Lance Armstrong lost sight of his biggest victory.
Lance Armstrong is a cancer survivor. I applaud him for that.
He is not alone. There are millions of Americans who have had cancer and increasingly, more are beating the disease.
Not enough, however. For all the billions of dollars that have gone into cancer research, I would have hoped we would be closer to a cure. Cancer has afflicted four members of my immediate family; my mom and two sisters had breast cancer, my father had leukemia.
Cancer claimed my father and a sister.
The point is that I am happy when Lance Armstrong or anyone beats cancer. That is the biggest victory of anyone's life. But while we may sympathize with anyone who has the disease, it doesn't mean society can ignore when they violate the rules.
It took a long time for officials and ruling bodies and endorsement companies like Nike to disavow Armstrong. I think the fact that he survived testicular cancer had something to do with it.
I also think we wanted so much to believe that he was a true American hero, overcoming adversity to win perhaps the most demanding sports event in the world not just once, but seven consecutive times.
And yet it never made sense. It never added up. Cycling is one of the dirtiest sports when it comes to performance enhancing drugs. For Armstrong to win the Tour de France seven times when probably 75 percent of the other cyclists were doping is incredulous.
For Armstrong to have that kind of success when his own teammates were using PEDs was also impossible to believe. His defense is that he never tested positive, which is what Roger Clemens, among other athletes, cling too as proof of innocence.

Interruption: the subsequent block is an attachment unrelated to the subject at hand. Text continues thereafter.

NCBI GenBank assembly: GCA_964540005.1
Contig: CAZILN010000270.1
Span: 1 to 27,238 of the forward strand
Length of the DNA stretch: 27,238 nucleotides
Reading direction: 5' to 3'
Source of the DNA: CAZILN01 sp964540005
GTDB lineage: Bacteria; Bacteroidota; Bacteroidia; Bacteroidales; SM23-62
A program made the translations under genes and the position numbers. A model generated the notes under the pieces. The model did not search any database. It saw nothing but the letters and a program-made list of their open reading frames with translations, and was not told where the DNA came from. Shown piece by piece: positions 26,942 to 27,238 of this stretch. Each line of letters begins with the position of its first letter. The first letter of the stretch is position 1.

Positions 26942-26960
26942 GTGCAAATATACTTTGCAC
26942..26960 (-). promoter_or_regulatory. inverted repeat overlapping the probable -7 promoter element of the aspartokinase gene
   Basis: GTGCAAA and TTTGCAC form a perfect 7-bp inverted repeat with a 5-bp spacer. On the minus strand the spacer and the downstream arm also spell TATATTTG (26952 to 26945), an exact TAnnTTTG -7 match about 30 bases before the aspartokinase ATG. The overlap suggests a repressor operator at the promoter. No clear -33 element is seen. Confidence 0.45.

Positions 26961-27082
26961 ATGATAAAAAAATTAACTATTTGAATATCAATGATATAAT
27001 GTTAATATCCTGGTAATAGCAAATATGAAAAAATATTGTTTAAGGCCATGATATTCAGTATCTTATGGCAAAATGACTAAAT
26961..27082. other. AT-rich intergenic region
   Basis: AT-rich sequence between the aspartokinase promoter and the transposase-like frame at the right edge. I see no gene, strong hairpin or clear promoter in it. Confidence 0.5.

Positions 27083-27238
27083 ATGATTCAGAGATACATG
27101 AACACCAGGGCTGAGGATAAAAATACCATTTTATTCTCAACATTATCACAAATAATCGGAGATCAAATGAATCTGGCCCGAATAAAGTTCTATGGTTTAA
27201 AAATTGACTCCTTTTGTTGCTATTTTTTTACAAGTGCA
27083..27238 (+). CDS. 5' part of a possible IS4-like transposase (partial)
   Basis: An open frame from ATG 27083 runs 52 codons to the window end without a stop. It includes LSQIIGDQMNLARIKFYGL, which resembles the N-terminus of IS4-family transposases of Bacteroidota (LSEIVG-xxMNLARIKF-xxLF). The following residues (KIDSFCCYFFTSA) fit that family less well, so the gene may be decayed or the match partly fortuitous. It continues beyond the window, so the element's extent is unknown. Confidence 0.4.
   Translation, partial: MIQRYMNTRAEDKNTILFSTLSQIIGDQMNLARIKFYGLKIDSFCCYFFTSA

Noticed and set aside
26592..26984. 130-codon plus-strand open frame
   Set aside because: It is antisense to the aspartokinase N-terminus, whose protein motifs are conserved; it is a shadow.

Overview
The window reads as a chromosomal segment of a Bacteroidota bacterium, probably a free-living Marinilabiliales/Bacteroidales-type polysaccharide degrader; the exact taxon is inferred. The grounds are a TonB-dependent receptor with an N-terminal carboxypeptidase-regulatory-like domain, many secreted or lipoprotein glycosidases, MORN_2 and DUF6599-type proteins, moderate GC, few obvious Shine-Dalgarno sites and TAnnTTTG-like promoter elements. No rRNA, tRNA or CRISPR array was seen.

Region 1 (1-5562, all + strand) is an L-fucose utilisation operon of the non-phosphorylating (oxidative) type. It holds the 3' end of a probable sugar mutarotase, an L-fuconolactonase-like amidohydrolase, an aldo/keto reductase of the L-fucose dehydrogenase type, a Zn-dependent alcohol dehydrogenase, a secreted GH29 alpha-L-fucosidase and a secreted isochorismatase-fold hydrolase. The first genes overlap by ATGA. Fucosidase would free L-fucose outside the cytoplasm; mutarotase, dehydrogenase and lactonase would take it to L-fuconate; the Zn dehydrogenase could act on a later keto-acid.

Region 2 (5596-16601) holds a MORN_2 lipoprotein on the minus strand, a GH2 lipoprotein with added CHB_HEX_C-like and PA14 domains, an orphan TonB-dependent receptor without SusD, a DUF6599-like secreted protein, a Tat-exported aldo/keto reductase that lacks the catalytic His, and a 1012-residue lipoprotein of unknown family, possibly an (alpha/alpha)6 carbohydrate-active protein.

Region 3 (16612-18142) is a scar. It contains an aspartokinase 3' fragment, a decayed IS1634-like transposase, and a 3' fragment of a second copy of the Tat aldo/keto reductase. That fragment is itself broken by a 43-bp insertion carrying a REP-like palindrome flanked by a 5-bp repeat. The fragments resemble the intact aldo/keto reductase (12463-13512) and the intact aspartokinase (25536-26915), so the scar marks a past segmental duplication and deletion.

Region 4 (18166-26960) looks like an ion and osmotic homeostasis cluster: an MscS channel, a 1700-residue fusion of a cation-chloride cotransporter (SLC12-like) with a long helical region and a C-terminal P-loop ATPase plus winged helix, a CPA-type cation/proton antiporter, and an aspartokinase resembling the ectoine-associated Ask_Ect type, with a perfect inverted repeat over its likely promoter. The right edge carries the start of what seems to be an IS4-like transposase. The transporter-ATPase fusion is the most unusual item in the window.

Unfortunately, that isn't a good enough defense. A colleague and I at the New York Times wrote a five-part series about steroid use in 1988 after the Seoul Olympics. That was when Canadian sprinter Ben Johnson lost his gold medal for testing positive for steroids.
A full decade before steroids became a hot issue in baseball, we heard some amazing stories about steroid use, not only among athletes, but the public as well. We traveled the country and talked to steroid users, athletes and Olympic doctors.
It became apparent, as one doctor told us and we have since heard repeated many times, the cheaters are always one step ahead. For example, we were told that a few prominent American athletes were testing themselves on a regular basis, presumably to determine the steroid cycle and how long they could be detected.
It's sad when heroes come tumbling down like sand castles washed over by a wave at the beach. It is disheartening when inspirational stories are proved fraudulent.
This is another cautionary tale for parents whose children idolize athletes, or any celebrity for that matter. We sometimes forget they are all human.
Armstrong didn't have to tarnish his reputation and erase his legacy the way he did. Just getting back on his bicycle and competing in a physical, emotional and mentally draining competition like the Tour de France was enough to earn our admiration and respect.
For the life of me, I just don't get how athletes like Armstrong, Clemens, Barry Bonds and Marion Jones can look in the mirror every day knowing their achievements are tainted.
At least one positive aspect of the Armstrong case is the success of his Livestrong Foundation for cancer survivors. Beating cancer is one challenge worth winning.
Batting .500 as my family has isn't good enough.